Nachum Dershowitz and David A. Plaisted.
Chapter 9 in: Handbook of Automated Reasoning, vol. 1,
A. Robinson and A. Voronkov, eds., 79 pages, Elsevier (2001).
This chapter on the theory and applications of rewriting with
equations discusses the existence and uniqueness of normal forms,
the Knuth-Bendix completion procedure and its variations, as well as
rewriting-based programming and (equational and Horn-clause) theorem
proving. Ordinary, associative-commutative, and conditional
rewriting are covered.
Term Graph Rewriting
Research Report CSI-R9822, 63 pages, Computing Science Institute,
University of Nijmegen (Sep. 1998).
Term graph rewriting is concerned with the representation of
functional expressions as graphs, and the evaluation of these
expressions by rule-based graph transformation. Representing
expressions as graphs allows to share common subexpressions,
improving the efficiency of term rewriting in space and time.
Besides efficiency, term graph rewriting differs from term rewriting
in properties like termination and confluence. This paper is a
survey of (acyclic) term graph rewriting, where emphasis is given to
the relations between term and term graph rewriting. We focus on
soundness of term graph rewriting with respect to term rewriting, on
completeness for proving validity of equations and for computing
term normal forms, on termination and confluence, and on term graph
Explicit Substitution - Tutorial & Survey
Kristoffer H. Rose.
BRICS Lecture Series, LS-96-3, 150 pages, University of Aarhus,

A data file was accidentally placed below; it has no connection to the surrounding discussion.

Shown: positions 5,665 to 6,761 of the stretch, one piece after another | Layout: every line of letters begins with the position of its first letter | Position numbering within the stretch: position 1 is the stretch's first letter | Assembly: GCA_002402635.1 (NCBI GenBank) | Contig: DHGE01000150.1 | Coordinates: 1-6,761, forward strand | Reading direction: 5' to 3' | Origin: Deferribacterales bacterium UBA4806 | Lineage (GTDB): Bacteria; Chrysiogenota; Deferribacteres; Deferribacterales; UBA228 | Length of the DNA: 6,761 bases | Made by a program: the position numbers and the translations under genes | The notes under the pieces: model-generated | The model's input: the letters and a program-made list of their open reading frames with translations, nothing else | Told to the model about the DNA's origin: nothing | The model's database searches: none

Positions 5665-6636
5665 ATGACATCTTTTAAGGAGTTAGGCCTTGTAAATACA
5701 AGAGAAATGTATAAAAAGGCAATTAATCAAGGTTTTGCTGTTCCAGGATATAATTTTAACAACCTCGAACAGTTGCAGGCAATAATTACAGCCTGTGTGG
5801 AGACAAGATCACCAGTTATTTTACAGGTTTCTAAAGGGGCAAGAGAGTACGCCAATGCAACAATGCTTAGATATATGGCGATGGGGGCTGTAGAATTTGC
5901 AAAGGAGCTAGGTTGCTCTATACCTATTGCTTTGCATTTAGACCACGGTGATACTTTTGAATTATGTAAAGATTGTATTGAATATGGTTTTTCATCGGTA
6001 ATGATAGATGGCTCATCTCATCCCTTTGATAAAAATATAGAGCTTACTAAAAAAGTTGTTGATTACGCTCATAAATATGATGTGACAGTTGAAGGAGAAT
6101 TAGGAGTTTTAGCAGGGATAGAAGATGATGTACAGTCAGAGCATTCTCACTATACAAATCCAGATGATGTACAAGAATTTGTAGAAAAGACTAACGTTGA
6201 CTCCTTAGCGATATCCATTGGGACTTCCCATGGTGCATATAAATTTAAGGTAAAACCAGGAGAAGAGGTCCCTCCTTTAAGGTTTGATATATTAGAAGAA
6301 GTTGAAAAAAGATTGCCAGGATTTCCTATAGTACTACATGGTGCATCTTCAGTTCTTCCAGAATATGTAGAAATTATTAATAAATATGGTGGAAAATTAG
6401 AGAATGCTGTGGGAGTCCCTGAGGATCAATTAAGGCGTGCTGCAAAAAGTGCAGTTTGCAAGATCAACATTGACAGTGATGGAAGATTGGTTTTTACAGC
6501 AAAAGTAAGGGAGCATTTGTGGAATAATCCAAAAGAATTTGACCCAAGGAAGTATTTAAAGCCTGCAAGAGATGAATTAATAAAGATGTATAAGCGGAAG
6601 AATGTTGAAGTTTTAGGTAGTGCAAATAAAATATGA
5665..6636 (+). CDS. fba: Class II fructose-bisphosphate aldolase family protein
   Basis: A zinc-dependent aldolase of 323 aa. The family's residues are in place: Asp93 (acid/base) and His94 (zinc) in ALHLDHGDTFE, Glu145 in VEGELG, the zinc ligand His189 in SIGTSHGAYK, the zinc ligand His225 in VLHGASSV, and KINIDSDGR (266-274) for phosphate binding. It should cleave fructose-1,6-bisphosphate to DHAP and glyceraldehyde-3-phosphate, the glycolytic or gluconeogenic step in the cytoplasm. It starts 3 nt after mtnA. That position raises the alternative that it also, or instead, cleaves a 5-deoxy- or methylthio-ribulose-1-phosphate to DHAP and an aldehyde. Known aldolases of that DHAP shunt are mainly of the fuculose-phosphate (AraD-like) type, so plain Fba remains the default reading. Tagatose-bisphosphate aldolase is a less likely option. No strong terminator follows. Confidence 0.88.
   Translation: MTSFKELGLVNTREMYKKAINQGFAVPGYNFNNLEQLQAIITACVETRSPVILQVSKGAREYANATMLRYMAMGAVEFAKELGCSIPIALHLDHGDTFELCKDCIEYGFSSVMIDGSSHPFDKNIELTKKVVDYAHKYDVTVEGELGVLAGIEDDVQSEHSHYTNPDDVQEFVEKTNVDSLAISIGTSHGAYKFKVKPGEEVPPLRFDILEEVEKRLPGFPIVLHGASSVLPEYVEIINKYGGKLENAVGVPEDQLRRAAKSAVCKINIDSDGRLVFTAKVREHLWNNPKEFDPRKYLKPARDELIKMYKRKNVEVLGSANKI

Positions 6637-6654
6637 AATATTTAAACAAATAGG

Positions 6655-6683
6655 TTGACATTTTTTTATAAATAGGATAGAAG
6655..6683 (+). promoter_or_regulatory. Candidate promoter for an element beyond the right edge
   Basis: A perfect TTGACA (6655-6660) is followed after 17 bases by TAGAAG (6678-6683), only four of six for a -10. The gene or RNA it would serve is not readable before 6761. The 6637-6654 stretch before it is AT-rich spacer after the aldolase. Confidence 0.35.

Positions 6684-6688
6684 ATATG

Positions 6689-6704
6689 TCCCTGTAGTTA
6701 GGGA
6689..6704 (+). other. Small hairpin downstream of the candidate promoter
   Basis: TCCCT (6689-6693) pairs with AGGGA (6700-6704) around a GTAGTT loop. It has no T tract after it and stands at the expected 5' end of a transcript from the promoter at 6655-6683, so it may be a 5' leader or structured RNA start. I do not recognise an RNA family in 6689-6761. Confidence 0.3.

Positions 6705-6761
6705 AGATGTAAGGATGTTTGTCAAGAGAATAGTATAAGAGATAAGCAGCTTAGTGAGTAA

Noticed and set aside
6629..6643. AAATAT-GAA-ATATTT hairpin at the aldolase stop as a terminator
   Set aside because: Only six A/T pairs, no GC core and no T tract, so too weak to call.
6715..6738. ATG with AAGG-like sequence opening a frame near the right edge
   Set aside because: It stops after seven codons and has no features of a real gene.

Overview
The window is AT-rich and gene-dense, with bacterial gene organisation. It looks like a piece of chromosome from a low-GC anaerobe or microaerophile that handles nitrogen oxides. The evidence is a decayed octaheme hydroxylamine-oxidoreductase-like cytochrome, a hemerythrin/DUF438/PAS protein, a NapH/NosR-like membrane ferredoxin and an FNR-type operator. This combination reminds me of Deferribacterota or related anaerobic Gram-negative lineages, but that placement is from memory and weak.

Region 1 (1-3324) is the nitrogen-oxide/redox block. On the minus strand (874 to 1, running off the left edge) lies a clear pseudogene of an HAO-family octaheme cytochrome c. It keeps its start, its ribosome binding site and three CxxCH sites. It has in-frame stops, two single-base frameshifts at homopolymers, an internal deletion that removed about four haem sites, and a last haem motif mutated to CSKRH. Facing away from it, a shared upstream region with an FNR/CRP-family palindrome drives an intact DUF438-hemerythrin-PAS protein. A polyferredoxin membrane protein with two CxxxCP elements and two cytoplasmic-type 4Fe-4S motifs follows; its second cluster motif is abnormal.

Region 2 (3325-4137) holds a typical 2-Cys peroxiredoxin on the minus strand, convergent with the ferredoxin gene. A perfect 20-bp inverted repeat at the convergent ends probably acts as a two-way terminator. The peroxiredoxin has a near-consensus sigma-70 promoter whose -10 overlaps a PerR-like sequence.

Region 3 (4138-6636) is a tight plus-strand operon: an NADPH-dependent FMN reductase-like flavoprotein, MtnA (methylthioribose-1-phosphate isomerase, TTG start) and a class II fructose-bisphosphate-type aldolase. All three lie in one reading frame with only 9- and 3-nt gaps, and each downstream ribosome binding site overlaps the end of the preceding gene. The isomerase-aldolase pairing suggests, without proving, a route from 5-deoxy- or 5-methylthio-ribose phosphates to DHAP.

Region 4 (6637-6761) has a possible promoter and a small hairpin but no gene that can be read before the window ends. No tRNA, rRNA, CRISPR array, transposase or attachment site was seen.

This tutorial gives a coherent overview of the area of
explicit substitution and some applications. The focus is
on the operational or syntactic side of things, in
particular this will not cover the areas of semantics and
type systems for explicit substitution calculi. Emphasis
is put on providing a universal understanding of the very
different techniques used by various authors in the area.
Equational Logic Programming
Michael J. O'Donnell.
Chapter 3 in:
Handbook of Logic in Artificial Intelligence and Logic
Programming, vol. 4,
D. M. Gabbay, C. J. Hogger and J. A. Robinson, eds.,
104 pages, Oxford University Press (1995).
Rewrite Proofs and Computations
In Proof and Computation, H. Schwichtenberg, ed.,
NATO series F: Computer and Systems Sciences, vol. 139,
pages 173-218, Springer (1995).
Rewriting is a general paradigm for expressing computations in
various logics, and we focus here on rewriting techniques in
equational logic. When used at the proof level, rewriting provides
with a very powerful methodology for proving completeness results, a
technique that is illustrated here. We also consider whether
important properties of rewrite systems such as confluence and
termination can be proved in a modular way. Finally, we stress the
links between rewriting and tree automata.
Equational Inference, Canonical Proofs, and Proof Orderings
Leo Bachmair and Nachum Dershowitz.
Journal of the ACM 41(2):236-276 (Feb. 1994).
This paper describes the application of proof orderings -- a
technique for reasoning about inference systems -- to various